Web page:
Sending Emails Using SendGrid and Asynchronous Functions in WinForm Applications

Category > WINFORMS || Published on : Tuesday, April 18, 2023 || Views: 1055 || SendGrid WinForm applications Asynchronous functions Email sending C# NuGet packages


In this article, we'll explore how to send emails using SendGrid in a WinForm application with the help of asynchronous functions. SendGrid is a cloud-based email service that allows you to send emails in a reliable and scalable way. By using asynchronous functions, you can improve the responsiveness of your WinForm application and prevent it from freezing while sending emails. We'll cover the steps required to set up SendGrid, add the SendGrid package to your project, and implement the asynchronous email sending function. We'll also show an example implementation of a WinForm application that sends emails using SendGrid asynchronously.

Yes, it is possible to create a WinForm application that sends emails using SendGrid and utilizes asynchronous functions. Here's an example implementation:

First, you will need to add the SendGrid package to your project. You can do this by opening the NuGet Package Manager Console and running the following command:

Install-Package Sendgrid

Next, you will need to add the following namespaces to your code file:

using SendGrid;
using SendGrid.Helpers.Mail;
using System.Threading.Tasks;

Then, you can create a function to send the email asynchronously. Here's an example implementation:

private async Task SendEmailAsync(string recipientEmail, string subject, string message)
{
    var apiKey = "YOUR_SENDGRID_API_KEY";
    var client = new SendGridClient(apiKey);
    var from = new EmailAddress("YOUR_SENDER_EMAIL", "YOUR_SENDER_NAME");
    var to = new EmailAddress(recipientEmail);
    var plainTextContent = message;
    var htmlContent = "<p>" + message + "</p>";
    var msg = MailHelper.CreateSingleEmail(from, to, subject, plainTextContent, htmlContent);
    var response = await client.SendEmailAsync(msg);
    // Check if the email was sent successfully
    if (response.StatusCode == System.Net.HttpStatusCode.Accepted)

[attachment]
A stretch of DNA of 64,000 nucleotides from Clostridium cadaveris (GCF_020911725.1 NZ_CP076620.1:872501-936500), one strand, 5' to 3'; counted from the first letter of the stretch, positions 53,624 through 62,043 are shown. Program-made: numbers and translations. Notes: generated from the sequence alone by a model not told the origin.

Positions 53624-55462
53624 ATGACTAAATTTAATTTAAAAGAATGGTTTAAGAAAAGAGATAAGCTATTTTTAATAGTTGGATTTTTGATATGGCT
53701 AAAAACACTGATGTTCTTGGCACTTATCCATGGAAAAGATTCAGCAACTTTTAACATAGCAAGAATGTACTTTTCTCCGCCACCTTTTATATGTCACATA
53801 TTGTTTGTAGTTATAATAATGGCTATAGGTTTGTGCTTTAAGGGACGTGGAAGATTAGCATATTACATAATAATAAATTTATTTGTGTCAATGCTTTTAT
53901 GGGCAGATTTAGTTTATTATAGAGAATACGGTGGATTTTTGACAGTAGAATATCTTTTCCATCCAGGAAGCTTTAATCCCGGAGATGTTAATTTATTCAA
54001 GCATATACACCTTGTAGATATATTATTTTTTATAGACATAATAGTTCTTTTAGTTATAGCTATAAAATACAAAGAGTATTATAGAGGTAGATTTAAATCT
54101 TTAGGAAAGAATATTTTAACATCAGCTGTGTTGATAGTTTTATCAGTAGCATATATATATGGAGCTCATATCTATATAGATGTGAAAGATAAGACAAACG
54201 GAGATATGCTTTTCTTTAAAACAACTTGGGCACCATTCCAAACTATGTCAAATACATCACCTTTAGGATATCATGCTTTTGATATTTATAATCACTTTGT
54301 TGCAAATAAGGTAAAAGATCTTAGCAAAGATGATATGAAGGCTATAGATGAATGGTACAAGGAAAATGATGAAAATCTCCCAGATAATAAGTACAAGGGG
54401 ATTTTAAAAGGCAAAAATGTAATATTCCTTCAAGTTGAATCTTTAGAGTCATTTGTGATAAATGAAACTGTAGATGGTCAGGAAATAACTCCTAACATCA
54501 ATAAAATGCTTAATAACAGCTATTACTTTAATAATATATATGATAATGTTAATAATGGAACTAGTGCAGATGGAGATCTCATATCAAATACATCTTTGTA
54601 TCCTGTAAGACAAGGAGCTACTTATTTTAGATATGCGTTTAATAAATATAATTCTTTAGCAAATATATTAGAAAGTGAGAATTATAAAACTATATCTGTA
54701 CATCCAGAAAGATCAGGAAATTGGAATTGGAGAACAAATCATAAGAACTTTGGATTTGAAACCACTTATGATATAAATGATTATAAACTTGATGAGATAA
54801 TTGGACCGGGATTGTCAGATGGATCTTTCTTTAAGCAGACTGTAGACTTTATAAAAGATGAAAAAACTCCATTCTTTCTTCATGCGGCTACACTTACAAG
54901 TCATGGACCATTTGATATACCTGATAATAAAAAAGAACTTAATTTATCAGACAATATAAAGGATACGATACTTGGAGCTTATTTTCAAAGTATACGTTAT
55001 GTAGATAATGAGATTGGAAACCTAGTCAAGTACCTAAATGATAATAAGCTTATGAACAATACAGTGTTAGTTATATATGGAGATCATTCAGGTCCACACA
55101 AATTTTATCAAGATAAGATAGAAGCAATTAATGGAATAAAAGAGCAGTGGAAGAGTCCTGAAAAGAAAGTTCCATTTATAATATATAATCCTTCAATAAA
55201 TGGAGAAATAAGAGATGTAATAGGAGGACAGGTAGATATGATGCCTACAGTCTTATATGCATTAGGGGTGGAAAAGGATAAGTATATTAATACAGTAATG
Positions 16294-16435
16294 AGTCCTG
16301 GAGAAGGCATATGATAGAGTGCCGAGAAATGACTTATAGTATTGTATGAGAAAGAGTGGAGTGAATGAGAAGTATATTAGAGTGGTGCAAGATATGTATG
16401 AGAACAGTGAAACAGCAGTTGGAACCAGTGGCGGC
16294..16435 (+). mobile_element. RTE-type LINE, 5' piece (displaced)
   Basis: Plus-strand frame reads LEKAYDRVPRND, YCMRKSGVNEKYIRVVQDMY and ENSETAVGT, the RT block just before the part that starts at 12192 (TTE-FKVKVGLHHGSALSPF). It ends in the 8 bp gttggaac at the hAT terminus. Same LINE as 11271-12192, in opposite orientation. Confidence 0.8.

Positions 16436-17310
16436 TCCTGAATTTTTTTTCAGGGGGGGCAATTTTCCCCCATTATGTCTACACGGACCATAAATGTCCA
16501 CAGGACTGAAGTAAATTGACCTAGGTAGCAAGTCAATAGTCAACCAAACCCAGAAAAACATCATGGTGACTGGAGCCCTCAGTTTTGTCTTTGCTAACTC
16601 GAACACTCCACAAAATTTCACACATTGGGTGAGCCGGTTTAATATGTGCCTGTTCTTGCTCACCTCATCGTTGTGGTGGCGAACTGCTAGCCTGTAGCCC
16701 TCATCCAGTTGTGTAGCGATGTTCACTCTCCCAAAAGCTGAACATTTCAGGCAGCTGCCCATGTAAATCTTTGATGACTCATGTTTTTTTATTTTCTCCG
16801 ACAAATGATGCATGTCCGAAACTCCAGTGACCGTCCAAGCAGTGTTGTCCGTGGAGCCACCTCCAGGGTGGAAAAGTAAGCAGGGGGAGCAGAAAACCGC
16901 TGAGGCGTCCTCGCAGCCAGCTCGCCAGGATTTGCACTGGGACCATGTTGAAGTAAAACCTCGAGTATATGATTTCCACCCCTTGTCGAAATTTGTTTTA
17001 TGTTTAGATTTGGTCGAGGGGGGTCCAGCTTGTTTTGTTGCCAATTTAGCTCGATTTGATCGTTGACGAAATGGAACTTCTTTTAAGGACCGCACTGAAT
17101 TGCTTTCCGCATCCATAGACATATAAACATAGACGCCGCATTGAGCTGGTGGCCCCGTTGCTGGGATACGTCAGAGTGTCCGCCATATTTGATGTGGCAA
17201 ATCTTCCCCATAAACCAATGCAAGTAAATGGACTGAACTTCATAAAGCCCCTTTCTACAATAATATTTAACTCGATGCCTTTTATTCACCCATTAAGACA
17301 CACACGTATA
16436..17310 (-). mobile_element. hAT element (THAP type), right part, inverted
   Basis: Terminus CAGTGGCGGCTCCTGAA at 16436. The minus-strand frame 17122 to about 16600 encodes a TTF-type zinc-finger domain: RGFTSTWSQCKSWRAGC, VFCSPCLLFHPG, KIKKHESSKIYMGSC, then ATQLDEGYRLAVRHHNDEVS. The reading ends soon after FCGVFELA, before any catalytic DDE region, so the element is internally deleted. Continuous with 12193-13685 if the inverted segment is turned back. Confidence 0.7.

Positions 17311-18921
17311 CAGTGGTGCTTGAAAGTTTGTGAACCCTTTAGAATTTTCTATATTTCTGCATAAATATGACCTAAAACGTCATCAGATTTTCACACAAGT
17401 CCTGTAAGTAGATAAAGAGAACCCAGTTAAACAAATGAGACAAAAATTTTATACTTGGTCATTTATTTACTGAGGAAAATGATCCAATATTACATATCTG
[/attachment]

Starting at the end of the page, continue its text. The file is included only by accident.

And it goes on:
{
        MessageBox.Show("Email sent successfully.");
    }
    else
    {
        MessageBox.Show("Error sending email: " + response.StatusCode);
    }
}

In this function, you first create a SendGrid client with your API key. Then, you create an email message with the recipient email address, subject, and message. Finally, you call the SendEmailAsync function on the client and await the response. If the email was sent successfully, you display a message box indicating success. Otherwise, you display a message box indicating an error occurred.

You can then call this function when the user clicks a button or performs some other action in your WinForm application. For example:

private async void btnSendEmail_Click(object sender, EventArgs e)
{
    var recipientEmail = txtRecipientEmail.Text;
    var subject = txtSubject.Text;
    var message = txtMessage.Text;
    await SendEmailAsync(recipientEmail, subject, message);
}

In this example, the SendEmailAsync function is called when the user clicks a button with the ID btnSendEmail. The recipient email, subject, and message are obtained from text boxes with the IDs txtRecipientEmail, txtSubject, and txtMessage, respectively.

Note that in this example, the SendEmailAsync function is marked as async. This allows it to be called asynchronously and awaited, which improves the responsiveness of your WinForm application.